Hugo Chávez and Petro Populism | The Nation


Hugo Chávez and Petro Populism

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Guerrero started supporting Chávez in 1992, on that fateful day when the then-unknown 37-year-old colonel launched a failed coup of his own. When defeat appeared imminent, Chávez surrendered. To avoid a bloodbath he went on television and asked his compatriots who were still holding two cities to put down their weapons.

Research support was provided by the Investigative Fund of The Nation Institute.

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Christian Parenti
Christian Parenti
Christian Parenti, a Nation contributing editor and visiting scholar at the CUNY Graduate Center, is the author of...

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During that short live broadcast Chávez did two things that electrified the Venezuelan imagination. First, he took personal responsibility for the botched coup. This seemed to many viewers like a significant break from the standard political tradition of lying and blaming others for failure. Then, in explaining the defeat, Chávez said, "For now, the objectives that we have set for ourselves have not been achieved."

During the next two years, while Chávez was in prison studying, that key phrase--"for now," or por ahora in Spanish--became a rallying cry, a slogan of defiance painted on walls, a talisman of hope in an otherwise squalid and corrupt political landscape.

Guerrero's sentiments, down to the details about the coup and the por ahora speech, were echoed again and again in dozens of interviews throughout some of Caracas's poorest slums. The majority of people here--ranging from formerly apolitical housewives to hard-core veterans of the urban guerrilla movements of the 1970s--revere President Chávez. They view him as a political saint, a savior, the embodiment of a new national ideal.

But through Guerrero's open front door we can see the Modernist towers of offices, banks, hotels and luxury apartments in the other Caracas, a city that has grown fat on the vast oil fortunes flowing from Venezuela's subsoil.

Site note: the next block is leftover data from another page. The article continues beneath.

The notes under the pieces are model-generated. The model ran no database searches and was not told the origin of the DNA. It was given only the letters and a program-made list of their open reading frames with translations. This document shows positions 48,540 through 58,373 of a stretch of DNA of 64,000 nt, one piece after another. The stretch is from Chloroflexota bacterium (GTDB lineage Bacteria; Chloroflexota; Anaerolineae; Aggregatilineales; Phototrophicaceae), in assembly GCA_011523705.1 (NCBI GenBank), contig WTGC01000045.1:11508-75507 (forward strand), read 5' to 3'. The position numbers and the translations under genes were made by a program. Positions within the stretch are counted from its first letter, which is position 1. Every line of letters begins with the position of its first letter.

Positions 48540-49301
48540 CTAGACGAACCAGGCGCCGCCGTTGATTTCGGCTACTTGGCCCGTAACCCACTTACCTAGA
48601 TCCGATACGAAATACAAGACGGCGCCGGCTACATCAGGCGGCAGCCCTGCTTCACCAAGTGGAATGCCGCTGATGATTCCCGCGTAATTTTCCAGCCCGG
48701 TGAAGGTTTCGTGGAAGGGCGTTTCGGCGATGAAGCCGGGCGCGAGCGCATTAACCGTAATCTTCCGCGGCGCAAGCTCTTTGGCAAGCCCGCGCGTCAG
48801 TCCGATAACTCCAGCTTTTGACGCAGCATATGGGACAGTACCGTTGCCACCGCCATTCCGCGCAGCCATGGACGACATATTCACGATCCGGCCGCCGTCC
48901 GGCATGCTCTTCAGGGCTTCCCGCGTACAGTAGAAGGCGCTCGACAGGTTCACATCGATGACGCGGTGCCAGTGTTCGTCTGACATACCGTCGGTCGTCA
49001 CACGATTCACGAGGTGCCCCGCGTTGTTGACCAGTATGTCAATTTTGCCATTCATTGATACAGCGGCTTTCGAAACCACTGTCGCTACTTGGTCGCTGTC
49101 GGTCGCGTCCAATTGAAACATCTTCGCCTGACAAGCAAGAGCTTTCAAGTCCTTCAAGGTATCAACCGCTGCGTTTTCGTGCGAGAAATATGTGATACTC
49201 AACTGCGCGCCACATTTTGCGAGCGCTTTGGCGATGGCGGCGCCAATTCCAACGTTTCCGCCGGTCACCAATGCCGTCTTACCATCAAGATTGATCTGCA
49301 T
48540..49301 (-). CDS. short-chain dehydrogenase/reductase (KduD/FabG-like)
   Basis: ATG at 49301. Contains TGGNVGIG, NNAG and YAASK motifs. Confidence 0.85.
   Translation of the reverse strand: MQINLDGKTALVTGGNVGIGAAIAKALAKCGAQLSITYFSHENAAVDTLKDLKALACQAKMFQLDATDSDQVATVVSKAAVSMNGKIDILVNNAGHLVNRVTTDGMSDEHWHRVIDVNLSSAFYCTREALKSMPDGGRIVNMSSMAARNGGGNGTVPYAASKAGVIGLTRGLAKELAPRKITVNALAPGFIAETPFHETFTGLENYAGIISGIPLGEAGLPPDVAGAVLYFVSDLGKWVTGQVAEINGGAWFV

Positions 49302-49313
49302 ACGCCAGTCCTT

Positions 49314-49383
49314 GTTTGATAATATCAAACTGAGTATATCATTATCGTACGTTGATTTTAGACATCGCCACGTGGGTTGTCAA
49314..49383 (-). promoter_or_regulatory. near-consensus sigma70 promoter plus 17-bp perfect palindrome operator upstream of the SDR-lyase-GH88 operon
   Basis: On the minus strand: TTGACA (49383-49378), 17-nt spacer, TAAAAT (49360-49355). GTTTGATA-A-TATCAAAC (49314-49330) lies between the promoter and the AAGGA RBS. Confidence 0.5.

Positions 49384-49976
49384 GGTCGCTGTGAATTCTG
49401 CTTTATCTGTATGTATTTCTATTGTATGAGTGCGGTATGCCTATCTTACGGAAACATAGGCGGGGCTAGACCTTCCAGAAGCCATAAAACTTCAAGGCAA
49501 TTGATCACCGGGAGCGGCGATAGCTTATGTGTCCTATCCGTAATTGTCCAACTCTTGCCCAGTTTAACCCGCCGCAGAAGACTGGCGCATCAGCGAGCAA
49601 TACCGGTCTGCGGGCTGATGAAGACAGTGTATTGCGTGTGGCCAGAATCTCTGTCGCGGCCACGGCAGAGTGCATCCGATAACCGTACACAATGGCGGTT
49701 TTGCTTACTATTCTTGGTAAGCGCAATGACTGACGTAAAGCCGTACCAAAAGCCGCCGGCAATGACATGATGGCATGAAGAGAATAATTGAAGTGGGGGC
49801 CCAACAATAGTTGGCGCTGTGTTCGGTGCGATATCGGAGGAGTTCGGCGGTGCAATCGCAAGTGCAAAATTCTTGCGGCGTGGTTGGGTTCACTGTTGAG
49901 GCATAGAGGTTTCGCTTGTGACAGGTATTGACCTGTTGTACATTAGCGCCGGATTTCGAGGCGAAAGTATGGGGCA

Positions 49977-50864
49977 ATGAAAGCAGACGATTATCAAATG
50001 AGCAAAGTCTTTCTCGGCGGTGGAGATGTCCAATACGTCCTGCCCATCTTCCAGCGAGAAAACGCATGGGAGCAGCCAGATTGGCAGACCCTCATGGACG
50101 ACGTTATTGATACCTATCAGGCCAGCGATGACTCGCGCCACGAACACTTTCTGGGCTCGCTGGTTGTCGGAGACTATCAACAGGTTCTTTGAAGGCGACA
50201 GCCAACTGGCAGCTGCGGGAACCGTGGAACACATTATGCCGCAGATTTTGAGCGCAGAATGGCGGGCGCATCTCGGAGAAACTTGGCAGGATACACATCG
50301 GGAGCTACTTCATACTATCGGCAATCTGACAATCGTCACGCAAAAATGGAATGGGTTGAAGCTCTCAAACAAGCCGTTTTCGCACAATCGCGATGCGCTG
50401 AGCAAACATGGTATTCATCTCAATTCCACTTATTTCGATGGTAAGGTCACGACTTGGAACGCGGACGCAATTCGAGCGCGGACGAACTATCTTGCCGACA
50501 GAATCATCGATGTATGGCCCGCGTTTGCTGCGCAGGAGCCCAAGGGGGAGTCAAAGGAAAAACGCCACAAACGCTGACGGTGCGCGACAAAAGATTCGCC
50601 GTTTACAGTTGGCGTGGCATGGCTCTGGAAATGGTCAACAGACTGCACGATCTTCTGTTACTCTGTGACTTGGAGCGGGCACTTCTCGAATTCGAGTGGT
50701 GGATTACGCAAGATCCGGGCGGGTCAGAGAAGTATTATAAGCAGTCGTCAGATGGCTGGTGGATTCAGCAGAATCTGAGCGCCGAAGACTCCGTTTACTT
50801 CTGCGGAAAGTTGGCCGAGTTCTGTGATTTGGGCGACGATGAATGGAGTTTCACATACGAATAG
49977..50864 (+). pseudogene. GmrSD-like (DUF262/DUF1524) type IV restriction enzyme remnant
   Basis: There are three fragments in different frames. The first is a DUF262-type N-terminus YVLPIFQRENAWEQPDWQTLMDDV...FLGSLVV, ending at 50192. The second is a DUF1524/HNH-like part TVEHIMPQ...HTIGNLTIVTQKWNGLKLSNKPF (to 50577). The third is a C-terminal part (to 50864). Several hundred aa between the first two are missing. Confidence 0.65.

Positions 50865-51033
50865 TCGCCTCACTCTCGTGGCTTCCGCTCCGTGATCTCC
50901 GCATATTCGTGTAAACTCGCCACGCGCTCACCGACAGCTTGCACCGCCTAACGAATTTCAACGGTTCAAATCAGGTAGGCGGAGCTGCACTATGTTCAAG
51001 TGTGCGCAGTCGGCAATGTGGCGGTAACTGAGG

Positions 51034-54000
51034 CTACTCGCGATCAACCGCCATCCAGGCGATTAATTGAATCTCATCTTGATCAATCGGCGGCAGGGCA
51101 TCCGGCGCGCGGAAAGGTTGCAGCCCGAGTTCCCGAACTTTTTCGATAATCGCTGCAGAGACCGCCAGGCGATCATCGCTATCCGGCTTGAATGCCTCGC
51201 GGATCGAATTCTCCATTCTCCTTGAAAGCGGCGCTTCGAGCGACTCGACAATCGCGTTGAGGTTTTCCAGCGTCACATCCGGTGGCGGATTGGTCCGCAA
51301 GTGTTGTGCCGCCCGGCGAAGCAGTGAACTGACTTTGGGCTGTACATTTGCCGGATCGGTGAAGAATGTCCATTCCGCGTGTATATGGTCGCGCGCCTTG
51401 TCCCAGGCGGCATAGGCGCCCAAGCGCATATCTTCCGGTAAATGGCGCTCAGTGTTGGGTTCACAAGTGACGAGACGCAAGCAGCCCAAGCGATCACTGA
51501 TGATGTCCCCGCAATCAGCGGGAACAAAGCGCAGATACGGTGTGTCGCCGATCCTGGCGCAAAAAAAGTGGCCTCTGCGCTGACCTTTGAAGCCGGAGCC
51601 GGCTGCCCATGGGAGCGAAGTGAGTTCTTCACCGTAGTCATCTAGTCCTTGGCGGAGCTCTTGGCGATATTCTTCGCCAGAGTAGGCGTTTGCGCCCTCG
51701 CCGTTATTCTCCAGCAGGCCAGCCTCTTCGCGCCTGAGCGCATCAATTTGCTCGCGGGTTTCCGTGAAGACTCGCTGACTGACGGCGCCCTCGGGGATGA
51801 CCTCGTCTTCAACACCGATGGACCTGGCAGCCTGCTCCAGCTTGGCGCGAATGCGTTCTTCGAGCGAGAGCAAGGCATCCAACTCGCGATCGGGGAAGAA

It is this contrast between rich and poor--a contrast so visually obvious as to make the landscape of Caracas feel almost didactic--that animates Venezuelan politics. And in the other Caracas, the one with the country clubs, the citizens hate Chávez with an ardor as strong as the devotion one finds for him in the barrios. Just as the urban poor and campesinos love Chávez because of his swarthy, indigenous looks, tight curly hair and his rough, down-to-earth talk, so too are the wealthier classes driven apoplectic with rage by the fact that their president looks likes a construction worker or cab driver.

For six years Chávez and his supporters have battled this opposition, an enemy that Chávez has nicknamed los escuálidos, or "the weaklings." But the opposition has not always been so weak. It includes the privately owned mass media, which have been virulently and propagandistically hostile to the government, devoting days at a time to commercial-free attacks on it as "totalitarian" and "Castro communist." There was the armed coup, then the oil strike, which cost the economy an estimated $7.5 billion and led to severe shortages of gas, food and beer. As one consultant in the Planning Ministry said in all seriousness: "I thought the day we ran out of beer would be the day the country fell into anarchy and civil war."

There was also a prolonged public protest by a group of respected former generals who urged active soldiers to rebel. Then there was a series of violent protests by rightist street fighters calling themselves the Guarimbas, who set up burning barricades during early 2004.

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